The Kloiber Foundation

Using Technology in Early Childhood Education

Televisions, overhead projectors and calculators were the only technology used in my early childhood classrooms. Programs like Sesame Street or Reading Rainbow were classroom staples, but today’s classrooms have a vastly different set of tools to support learning. We have all heard the warnings about “don’t just sit your kids in front of a screen” and “don’t let the Ipad babysit your child” however, researchers are constantly looking at how these new tools can still play a very positive role in our children’s lives.

With varying reports about what is good and what is bad, where is a parent or teacher to turn? We believe when it comes to the proper use of technology in the classroom, the distinction is this:

• The use of technology by young growing minds must appropriately monitored and guided by parents and/or educators.

• The use of technology must be developmentally appropriate for the age group using it.

• The technology/media must be interactive including software programs where children are engaged in the learning experience and participate by building something, answering questions, or actively responding within the program in some other way.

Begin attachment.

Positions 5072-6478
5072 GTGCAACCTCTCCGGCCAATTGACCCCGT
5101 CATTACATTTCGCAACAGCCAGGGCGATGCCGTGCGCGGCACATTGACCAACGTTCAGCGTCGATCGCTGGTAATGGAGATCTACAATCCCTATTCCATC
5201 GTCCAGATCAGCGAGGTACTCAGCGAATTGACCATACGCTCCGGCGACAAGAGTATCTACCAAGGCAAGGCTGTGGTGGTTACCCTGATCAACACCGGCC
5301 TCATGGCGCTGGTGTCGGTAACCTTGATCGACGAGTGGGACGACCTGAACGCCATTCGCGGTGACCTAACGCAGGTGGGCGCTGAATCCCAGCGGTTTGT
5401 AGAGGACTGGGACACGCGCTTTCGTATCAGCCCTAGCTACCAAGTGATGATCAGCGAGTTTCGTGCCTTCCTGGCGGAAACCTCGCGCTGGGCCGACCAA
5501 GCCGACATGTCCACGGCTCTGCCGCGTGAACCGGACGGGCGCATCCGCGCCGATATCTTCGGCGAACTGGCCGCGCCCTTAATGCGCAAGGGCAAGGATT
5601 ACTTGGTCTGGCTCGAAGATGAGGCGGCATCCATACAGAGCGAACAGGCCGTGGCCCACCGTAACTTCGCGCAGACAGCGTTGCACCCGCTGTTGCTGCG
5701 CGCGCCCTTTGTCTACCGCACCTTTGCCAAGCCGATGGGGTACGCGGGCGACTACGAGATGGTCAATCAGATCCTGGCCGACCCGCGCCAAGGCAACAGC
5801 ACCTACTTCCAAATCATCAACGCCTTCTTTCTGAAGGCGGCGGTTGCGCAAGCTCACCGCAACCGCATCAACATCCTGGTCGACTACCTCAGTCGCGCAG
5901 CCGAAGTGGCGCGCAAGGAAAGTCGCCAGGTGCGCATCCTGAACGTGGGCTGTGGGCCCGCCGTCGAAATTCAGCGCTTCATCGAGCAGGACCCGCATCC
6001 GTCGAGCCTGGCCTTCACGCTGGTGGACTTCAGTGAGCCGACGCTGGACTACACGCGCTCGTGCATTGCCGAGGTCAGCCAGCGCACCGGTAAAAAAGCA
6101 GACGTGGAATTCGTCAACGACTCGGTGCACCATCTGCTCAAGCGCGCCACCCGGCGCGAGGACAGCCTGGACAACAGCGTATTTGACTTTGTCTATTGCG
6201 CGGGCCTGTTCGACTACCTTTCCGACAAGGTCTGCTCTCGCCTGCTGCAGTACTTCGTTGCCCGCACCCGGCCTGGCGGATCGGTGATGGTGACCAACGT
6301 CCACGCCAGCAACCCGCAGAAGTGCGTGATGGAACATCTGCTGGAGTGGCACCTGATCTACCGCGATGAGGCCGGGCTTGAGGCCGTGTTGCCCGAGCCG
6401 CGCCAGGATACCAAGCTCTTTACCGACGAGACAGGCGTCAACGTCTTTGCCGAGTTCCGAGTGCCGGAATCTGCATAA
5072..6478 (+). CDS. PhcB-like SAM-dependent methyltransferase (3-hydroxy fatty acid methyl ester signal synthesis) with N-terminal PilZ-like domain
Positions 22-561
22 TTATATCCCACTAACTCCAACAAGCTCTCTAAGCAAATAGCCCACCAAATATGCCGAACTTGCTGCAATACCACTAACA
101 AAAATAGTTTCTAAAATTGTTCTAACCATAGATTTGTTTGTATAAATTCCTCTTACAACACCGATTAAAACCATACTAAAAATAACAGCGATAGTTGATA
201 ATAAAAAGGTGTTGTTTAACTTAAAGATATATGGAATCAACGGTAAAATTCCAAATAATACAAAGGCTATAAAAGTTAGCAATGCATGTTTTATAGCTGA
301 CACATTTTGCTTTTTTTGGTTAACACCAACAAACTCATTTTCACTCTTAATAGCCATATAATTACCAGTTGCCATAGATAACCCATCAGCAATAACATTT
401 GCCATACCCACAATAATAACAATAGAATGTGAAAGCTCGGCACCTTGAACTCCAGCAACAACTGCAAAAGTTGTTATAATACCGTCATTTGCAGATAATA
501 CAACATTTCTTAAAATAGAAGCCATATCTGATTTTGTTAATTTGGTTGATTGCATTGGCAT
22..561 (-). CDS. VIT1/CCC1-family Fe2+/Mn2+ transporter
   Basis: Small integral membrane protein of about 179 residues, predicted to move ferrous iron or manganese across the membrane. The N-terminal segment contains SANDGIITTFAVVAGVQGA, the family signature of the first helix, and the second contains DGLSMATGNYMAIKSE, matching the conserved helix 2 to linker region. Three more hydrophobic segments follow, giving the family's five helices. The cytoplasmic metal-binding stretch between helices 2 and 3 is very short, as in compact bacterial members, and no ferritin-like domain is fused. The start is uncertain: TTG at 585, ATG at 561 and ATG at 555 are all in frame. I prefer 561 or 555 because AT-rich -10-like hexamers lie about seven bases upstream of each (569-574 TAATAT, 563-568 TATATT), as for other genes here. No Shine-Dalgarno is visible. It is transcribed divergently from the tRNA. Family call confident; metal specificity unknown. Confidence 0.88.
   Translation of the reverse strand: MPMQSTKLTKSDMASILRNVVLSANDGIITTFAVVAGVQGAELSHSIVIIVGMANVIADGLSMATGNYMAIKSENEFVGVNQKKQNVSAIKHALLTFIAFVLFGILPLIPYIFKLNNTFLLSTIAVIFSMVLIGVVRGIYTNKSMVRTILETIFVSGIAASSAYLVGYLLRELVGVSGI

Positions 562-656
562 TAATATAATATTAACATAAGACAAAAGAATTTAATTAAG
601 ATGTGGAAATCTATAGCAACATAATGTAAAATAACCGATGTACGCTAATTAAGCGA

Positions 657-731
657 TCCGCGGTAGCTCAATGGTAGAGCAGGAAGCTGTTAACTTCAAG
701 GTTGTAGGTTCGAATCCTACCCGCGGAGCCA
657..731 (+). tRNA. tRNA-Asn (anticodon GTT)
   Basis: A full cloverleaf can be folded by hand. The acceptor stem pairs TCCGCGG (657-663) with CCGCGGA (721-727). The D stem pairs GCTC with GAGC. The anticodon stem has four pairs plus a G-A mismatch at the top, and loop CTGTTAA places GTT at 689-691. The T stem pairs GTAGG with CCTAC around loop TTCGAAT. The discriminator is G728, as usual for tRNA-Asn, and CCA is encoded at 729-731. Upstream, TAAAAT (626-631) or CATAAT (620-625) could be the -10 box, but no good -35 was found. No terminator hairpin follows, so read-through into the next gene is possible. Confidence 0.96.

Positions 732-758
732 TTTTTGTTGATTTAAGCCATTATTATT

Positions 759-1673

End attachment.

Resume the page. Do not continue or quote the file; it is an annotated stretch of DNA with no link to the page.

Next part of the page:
• Examples of non-interactive media/technology include television shows, DVDs and audio books. While non-interactive technology is okay to use sparingly for entertainment, it is not a substitute for technology based educational materials.

Technology, like foreign language, is best learned (aka easiest to teach) to young developing minds. This week we learned that Kentucky will add 63 new kindergarten prep programs across the state. While this is great news for our educational system, I am hopeful that these programs will also include a plan for introducing young minds to the software, computers and devices they will go on to use throughout their education and also in their work lives.